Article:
How to Grow a Prayer Plant

prayer plant

The Spruce / Adrienne Legault

Named for Bartolomeo Maranta, an Italian physician and botanist of the sixteenth century, the Maranta genus includes a few dozen low-growing plants native to Brazil, among them the prayer plant. It gets its common name from the fact that its leaves stay flat during the day and then fold up like praying hands at night.

The prayer plant is one of the most distinguishable tropicals, thanks to its beautiful decorative leaves. The popular tricolor variety has deep green, velvety leaves with yellow splotches down the midrib and arching red veins traveling to the leaf margins. A slow-grower, the prayer plant can eventually reach up to a foot in height indoors. They are fairly common as houseplants and can be planted and cared for indoors during any time of the year, but they're not necessarily easy to keep growing over the long-term.

Botanical Name Maranta leuconeura
Common Name Prayer plant
Plant Type Herbaceous perennial
Mature Size 6–12 in. tall, 6–12 in. wide
Sun Exposure Partial shade, full shade
Soil Type Moist but well-drained
Soil pH Neutral to acidic
Bloom Time Spring (rarely flowers indoors)
Flower Color White
Hardiness Zones 11, 12 (USDA)
Native Area South America

Watch Now: How to Grow and Care for Prayer Plants

Prayer Plant Care

Prayer plants are low-growing, spreading plants that thrive best when provided with greenhouse-like conditions, including warm, moist, gentle airflow, and plenty of fertilizer. Plants that are kept too cool or too dry are likely to lose their leaves or suffer from fungal infections that can cause the plant to die from root rot or collapse. Likewise, plants that are exposed to too much sun can become washed out and develop brown blotches on their leaves.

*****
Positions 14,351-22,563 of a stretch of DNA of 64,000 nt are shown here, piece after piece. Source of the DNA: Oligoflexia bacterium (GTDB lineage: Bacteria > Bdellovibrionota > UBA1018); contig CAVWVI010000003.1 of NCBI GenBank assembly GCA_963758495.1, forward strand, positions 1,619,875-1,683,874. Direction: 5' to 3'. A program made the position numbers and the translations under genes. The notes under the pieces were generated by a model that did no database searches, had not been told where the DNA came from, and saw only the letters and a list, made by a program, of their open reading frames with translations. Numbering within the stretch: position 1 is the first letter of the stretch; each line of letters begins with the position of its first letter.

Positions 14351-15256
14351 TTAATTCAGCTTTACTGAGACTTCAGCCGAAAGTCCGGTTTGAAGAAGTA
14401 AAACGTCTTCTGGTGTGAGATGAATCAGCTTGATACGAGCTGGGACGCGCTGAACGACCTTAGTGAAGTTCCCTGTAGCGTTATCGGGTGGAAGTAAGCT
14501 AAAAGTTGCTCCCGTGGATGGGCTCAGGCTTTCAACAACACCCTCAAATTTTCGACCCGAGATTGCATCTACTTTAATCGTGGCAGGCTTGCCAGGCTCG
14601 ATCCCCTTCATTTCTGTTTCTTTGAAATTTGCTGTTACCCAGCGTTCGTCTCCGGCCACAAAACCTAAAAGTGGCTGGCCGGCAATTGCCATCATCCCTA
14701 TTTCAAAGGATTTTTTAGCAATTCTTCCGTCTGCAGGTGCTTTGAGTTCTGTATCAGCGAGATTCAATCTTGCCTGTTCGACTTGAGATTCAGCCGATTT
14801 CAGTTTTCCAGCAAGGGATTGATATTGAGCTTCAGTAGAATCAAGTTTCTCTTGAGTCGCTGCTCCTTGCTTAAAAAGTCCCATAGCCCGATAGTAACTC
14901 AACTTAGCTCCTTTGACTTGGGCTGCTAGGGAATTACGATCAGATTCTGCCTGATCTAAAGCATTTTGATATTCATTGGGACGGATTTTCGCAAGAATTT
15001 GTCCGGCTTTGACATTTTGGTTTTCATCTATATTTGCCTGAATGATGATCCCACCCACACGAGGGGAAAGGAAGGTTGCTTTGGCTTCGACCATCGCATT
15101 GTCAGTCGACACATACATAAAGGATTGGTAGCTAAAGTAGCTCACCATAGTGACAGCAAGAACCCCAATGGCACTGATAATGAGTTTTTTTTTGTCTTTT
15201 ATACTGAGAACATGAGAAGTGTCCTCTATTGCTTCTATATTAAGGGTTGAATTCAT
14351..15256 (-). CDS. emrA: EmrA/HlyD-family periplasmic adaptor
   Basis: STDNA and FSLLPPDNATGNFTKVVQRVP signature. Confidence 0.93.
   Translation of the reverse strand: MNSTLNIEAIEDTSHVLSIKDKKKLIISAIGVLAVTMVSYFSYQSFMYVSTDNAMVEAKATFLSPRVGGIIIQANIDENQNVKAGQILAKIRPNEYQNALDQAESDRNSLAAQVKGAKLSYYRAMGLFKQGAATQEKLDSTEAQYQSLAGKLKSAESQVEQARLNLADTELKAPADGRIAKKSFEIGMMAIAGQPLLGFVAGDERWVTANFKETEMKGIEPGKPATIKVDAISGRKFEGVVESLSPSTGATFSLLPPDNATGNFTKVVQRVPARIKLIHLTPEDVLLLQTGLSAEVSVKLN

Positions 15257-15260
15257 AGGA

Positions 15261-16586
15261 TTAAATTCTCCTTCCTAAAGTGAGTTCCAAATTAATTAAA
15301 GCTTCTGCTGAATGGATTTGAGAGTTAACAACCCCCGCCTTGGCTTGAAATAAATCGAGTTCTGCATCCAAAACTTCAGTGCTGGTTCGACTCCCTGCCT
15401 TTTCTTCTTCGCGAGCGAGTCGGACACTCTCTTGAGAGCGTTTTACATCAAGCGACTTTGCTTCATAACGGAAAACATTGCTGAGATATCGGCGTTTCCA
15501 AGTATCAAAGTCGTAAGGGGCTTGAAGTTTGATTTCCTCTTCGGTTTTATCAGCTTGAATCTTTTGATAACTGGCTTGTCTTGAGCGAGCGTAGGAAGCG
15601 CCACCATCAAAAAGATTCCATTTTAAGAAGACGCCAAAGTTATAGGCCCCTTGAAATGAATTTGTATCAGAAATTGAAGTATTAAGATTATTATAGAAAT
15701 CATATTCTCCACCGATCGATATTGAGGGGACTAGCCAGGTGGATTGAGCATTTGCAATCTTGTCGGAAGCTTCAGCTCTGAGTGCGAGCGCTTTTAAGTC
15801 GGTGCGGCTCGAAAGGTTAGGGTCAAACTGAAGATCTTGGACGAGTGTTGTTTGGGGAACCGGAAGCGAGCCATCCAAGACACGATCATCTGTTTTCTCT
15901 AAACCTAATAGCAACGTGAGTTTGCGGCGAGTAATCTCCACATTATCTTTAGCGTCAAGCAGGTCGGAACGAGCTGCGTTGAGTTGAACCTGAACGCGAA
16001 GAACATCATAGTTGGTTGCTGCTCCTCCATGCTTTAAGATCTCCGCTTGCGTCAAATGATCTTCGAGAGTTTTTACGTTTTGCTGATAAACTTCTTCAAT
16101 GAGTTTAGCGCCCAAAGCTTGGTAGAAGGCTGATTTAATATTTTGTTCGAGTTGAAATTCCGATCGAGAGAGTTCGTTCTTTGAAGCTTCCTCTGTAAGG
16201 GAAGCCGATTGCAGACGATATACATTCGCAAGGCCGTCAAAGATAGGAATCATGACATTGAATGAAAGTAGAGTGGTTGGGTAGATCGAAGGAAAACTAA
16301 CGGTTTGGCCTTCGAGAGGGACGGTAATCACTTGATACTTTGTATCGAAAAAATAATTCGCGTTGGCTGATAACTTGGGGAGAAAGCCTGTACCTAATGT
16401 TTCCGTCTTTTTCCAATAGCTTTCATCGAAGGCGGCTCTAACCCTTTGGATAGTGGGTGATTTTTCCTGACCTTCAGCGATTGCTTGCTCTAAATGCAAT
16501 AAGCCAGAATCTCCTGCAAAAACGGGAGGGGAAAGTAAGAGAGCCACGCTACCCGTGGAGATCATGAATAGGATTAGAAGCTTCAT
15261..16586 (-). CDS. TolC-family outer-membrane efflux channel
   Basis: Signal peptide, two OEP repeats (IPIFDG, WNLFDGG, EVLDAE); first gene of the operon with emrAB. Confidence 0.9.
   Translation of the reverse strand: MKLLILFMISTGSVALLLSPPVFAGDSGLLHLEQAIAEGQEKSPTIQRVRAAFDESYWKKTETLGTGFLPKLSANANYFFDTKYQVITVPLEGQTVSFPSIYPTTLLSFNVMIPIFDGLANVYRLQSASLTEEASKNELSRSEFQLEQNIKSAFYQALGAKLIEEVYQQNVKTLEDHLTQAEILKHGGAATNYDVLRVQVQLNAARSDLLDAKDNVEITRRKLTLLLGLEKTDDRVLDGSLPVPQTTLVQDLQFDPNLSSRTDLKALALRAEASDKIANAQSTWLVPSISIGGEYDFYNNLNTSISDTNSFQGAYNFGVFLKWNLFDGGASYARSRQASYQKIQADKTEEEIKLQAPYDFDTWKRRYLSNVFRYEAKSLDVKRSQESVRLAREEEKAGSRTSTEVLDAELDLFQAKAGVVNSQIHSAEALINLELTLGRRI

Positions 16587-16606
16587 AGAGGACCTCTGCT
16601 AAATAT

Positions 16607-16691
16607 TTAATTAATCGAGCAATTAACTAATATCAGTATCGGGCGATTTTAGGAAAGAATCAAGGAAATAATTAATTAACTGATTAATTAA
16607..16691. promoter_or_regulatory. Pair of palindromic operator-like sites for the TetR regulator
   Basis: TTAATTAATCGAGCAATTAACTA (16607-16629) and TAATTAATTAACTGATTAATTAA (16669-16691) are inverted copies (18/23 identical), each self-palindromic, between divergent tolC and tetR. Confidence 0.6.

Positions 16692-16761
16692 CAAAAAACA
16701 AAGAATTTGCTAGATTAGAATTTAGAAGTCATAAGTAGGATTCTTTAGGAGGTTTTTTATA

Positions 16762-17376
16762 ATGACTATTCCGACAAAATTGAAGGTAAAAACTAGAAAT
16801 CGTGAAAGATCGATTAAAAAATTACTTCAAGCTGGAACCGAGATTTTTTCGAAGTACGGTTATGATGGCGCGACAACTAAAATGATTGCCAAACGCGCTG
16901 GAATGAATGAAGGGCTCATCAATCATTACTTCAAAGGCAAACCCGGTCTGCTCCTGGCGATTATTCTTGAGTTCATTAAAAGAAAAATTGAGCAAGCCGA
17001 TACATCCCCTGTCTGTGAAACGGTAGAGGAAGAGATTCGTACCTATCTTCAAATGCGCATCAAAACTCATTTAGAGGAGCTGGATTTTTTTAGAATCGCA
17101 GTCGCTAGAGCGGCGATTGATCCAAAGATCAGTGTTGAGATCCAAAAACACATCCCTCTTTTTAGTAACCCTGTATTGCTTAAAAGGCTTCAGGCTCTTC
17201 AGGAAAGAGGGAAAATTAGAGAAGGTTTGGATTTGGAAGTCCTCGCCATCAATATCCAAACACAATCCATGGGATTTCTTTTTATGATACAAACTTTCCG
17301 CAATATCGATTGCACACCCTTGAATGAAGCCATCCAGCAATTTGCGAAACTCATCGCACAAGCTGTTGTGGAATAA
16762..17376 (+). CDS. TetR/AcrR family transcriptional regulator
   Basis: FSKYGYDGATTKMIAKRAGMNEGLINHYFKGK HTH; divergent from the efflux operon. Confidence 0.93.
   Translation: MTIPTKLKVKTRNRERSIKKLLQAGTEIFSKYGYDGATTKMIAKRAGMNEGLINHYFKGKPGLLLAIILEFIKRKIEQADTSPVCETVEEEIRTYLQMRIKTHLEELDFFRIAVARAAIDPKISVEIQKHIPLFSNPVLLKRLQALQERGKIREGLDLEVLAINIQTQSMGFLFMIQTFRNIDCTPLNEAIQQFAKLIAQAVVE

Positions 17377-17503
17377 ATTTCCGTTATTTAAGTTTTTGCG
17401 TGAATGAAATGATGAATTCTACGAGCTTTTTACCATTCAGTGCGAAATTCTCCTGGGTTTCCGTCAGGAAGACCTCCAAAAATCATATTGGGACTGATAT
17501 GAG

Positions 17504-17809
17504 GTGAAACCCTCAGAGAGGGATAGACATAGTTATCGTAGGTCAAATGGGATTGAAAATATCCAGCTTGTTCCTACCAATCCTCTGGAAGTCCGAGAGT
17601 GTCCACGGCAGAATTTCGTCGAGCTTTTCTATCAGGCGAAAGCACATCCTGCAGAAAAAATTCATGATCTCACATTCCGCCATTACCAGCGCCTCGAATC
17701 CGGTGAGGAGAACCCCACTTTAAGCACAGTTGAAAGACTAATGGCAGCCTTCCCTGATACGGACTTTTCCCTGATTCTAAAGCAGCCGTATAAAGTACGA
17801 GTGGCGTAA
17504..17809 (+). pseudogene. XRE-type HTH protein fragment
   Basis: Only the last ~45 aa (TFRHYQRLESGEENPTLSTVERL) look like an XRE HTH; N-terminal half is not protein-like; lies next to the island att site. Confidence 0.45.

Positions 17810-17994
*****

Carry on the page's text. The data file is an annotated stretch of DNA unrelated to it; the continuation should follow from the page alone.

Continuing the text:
closeup of a prayer plant
The Spruce / Adrienne Legault


You can hang or set your prayer plant near a window where it will receive indirect sunlight. Never set your plant in direct sunlight because the sun will scorch the plant’s leaves or the leaves will develop blotches or patches and fade in color intensity. The plant is generally tolerant of lower light areas. In the winter, when the plants go into dormancy (and sometimes die back completely), provide them with bright light to maintain growth.


Prayer plants can prosper in a variety of soils, so long as they're well-draining. Typically, a traditional potting mix works fine, but you can make your own by combining two parts sphagnum peat moss, one part loamy soil, and one part perlite or coarse sand together. In addition, the soil should be acidic, with a pH of 5.5 to 6.0. To improve drainage, add rocks or gravel to the bottom of your pot and be sure that the pot has a drainage hole.


During their growing season, water your prayer plant frequently (whenever the top layer becomes dry) and never allow the potting soil to dry out completely. These plants are very susceptible to drought and will not survive long if left unwatered. However, to avoid fungal problems, do not let water sit directly on the leaves or let the plant get soggy. Both insufficient water and overwatering can cause the leaves to turn yellow and drop from the plant. When watering your prayer plant, use water that is at least at room temperature, if not slightly warm.

Temperature and Humidity